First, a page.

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The Weardale Way – Section 12


Distance: km (x miles) | Profile: Undulating | Going: Generally good, muddy in places. Sheltered on riverside trails, parkland and farmland | General Stores: Bishop Auckland [0.5k]

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Section 12 of the Weardale Way is 9 km (5.6 miles) from Chester-le-Street to Mount Pleasant in Tyne & Wear. This section is fairly and squarely in the heart of early coal mining country and progresses beyond the point at which the river becomes tidal which is important in itself because the earliest commercial pits relied on the river to transport coal to ships waiting downriver. This section of the Weardale Way is flat and sheltered and makes a pleasant walk at any time of year. It can be muddy in wet weather but in general makes use of very good trails. A short section at Lumley Forge is on a narrow and frequently used lane and several busy roads need to be crossed thereafter.

Looking across the river from the pier of Old Lumley Bridge, beyond the park, is the Roman town of Chester-le-Street and its historic church of St Mary and St Cuthbert (the spire of which is visible). From here we head downstream alongside the river, passing in front of Lumley Castle then cut in on the trail to cross the golf course towards a stone bridge that takes us into Lumley Park Woods. Following the course of Lumley Park Burn upstream we pass alongside Garden House and behind the castle (although with the leaf cover in spring and summer, you wouldn’t necessarily know it).

We ignore the next bridge and continue alongside the burn heading uphill to pass Manor House and cross the A1(M) via a footbridge. At the road we turn R, taking a shortcut down some steps to emerge once more onto the same road and head under the motorway bridge that towers over the gorge at Lumley Forge. Much development has occurred at this point in recent times and although our Weardale Way guidebook recommends continuing up the road it is only reasonable to do so if you want to call at the pub that is located at the turn-off onto the trail. If you don’t want to go to the pub then turn left, off the road under the bridge and continue on the track.

At the end of the track, we turn right then left shortly after (crossing a busy road in the process) and continue on the trail. Well into the latter half of the 20th century much of the land hereabouts was still occupied by pits, coking works and railways; in fact, the trail continues on a disused railway path at the start of which, in the distance, can be seen Penshaw Monument, the most visible and imposing of north-east landmarks. Shortly afterwards we step off the track to continue across fields alongside the much more recently abandoned Leamside railway line before encountering the busy A183.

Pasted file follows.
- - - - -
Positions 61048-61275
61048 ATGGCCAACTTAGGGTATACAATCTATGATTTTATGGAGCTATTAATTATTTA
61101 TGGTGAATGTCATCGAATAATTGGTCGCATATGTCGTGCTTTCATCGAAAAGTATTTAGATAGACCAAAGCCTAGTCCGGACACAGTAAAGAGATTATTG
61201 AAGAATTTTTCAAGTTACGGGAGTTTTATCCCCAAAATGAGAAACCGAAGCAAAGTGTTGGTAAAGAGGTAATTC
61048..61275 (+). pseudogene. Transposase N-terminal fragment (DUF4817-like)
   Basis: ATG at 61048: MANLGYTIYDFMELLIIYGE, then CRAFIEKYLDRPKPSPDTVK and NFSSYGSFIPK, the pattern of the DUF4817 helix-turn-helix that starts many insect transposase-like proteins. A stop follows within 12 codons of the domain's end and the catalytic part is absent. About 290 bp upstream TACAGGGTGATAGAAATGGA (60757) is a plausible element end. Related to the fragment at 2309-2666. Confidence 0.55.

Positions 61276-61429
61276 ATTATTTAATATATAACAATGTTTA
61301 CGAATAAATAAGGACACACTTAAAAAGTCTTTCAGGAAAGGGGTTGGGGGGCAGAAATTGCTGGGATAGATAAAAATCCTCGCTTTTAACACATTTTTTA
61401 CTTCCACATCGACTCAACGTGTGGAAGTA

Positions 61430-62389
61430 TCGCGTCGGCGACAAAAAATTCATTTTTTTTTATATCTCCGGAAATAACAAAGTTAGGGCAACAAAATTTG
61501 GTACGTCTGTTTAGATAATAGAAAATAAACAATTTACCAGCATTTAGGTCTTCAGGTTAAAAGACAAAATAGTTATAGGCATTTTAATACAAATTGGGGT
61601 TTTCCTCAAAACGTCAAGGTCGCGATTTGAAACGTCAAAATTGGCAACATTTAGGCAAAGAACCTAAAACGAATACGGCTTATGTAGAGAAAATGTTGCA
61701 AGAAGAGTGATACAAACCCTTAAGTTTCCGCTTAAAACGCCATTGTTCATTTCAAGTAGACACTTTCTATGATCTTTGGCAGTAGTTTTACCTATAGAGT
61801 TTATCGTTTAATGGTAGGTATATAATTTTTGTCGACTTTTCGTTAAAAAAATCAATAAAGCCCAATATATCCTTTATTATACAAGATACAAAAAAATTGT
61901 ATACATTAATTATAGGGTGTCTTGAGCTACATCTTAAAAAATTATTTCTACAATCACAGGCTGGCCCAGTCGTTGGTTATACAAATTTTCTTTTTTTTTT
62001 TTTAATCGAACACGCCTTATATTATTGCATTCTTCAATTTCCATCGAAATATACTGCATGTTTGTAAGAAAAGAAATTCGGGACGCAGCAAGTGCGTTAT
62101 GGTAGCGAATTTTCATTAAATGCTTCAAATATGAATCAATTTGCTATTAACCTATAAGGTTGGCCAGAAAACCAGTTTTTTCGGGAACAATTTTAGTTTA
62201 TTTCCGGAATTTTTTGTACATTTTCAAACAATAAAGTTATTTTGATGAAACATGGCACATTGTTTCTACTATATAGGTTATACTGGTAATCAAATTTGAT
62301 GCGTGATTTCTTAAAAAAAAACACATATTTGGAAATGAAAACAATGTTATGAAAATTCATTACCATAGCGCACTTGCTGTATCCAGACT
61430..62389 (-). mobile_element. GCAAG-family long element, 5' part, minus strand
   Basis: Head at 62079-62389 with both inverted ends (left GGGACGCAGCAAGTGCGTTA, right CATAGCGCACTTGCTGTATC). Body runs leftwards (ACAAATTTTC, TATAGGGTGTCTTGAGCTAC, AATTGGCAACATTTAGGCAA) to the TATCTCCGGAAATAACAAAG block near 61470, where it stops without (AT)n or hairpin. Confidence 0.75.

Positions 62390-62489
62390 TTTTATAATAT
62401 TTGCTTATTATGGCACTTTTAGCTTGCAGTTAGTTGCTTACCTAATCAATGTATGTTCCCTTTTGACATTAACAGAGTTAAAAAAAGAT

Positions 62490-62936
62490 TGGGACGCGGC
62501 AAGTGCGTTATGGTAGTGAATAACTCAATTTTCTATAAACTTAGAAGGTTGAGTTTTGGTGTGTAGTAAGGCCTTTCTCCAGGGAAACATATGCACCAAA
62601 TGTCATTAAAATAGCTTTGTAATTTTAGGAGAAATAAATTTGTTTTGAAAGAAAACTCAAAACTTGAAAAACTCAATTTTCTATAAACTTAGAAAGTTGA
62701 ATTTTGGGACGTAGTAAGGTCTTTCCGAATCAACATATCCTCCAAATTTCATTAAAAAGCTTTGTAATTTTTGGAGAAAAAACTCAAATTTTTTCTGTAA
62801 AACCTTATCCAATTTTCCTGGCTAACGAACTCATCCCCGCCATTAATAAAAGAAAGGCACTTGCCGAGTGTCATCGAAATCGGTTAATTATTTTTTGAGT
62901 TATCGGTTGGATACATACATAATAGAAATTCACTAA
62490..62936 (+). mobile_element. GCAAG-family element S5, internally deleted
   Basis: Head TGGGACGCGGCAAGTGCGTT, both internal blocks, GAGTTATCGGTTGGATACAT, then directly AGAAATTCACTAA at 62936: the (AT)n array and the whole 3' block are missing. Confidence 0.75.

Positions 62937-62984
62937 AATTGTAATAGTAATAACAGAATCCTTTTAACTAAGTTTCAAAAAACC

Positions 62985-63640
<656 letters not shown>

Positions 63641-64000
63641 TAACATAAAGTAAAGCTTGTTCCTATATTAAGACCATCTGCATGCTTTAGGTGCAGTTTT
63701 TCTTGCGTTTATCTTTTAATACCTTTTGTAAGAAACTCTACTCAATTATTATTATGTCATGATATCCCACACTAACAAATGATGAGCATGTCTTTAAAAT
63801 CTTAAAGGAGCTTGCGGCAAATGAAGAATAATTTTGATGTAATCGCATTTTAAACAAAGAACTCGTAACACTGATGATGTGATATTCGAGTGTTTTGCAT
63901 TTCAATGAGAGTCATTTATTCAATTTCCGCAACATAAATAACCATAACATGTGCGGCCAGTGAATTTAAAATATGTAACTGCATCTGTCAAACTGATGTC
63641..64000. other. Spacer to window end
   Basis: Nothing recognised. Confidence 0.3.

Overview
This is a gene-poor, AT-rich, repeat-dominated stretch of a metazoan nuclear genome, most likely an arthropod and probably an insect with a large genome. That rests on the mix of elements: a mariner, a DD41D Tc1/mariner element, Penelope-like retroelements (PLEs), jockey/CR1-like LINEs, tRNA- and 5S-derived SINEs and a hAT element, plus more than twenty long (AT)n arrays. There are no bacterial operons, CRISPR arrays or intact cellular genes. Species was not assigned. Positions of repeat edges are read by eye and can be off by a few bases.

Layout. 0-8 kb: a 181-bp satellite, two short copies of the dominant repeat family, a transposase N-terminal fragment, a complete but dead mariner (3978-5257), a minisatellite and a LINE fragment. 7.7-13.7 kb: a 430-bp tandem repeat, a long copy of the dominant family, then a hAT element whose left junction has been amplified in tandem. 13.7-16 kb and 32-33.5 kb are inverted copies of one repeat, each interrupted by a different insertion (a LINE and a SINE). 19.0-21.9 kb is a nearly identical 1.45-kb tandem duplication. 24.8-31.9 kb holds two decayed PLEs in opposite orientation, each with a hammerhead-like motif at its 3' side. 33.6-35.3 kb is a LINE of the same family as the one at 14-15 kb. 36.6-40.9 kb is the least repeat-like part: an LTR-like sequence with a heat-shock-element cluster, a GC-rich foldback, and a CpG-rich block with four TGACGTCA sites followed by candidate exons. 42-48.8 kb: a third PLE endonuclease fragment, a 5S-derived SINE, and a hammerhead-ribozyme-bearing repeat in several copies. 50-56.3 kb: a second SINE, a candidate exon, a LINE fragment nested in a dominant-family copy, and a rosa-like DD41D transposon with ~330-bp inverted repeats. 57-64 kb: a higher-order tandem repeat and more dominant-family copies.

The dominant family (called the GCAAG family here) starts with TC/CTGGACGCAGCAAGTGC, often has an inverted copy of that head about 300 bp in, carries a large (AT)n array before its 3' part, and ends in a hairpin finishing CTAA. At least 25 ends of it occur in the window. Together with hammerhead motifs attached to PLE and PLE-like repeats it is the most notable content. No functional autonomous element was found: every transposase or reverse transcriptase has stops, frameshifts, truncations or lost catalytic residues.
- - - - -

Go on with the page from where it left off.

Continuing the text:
To the left and across the road we continue on a long, straight and wide track that leads us through Biddick Woods then lazily swoops down to follow – though always separated from – a slip-road off the busy A182 that heads towards the town of Washington (although modern and sprawling, Washington has important historic sites, particularly Washington Old Hall (an ancestral home of George Washington) and the F-pit Museum which is one of the few tangible reminders of County Durham’s mining heritage).

The trail rejoins a now tidal river, whose course took it through the private grounds of Lambton Park, at Chartershaugh Bridge. The finish to this section lies a little further downstream on the banks of the river at Mount Pleasant Park opposite Fatfield and only just out of sight of the distinctive mound of Worm Hill that as its name suggests is bound up with the local legend of the Lambton Worm.

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